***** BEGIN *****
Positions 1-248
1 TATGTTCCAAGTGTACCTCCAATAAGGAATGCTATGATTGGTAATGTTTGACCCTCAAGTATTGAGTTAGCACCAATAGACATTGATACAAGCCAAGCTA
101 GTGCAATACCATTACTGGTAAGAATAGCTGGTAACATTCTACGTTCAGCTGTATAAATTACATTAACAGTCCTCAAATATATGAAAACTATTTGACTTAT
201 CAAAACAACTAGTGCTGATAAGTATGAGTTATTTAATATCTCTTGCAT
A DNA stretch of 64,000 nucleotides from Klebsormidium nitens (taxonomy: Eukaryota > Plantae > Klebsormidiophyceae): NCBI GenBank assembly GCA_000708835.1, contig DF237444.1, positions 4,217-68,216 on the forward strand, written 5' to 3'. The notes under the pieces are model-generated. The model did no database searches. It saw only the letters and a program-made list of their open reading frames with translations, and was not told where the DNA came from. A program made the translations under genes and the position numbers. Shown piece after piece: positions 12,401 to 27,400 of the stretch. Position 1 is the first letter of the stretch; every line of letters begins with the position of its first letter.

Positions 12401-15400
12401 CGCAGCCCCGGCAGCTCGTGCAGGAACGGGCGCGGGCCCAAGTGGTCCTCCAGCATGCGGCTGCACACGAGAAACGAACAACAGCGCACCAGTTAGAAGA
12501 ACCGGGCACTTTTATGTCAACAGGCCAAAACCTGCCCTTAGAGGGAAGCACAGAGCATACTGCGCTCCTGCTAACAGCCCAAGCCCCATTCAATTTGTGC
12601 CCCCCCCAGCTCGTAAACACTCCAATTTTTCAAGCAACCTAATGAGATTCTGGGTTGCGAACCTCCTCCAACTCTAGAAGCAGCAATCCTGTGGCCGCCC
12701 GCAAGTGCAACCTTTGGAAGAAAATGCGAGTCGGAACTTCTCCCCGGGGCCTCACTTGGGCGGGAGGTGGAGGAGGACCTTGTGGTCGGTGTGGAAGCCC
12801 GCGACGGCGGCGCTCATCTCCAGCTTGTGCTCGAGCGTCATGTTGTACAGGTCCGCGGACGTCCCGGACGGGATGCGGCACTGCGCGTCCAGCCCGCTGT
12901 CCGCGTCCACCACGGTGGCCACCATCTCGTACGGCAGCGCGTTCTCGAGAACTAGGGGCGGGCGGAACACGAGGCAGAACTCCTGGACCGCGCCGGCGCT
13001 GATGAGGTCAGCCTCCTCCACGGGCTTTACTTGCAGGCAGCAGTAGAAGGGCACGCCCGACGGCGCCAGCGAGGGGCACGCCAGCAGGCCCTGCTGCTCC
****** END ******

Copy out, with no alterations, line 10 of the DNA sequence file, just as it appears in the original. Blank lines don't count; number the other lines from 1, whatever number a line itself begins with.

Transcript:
12701 GCAAGTGCAACCTTTGGAAGAAAATGCGAGTCGGAACTTCTCCCCGGGGCCTCACTTGGGCGGGAGGTGGAGGAGGACCTTGTGGTCGGTGTGGAAGCCC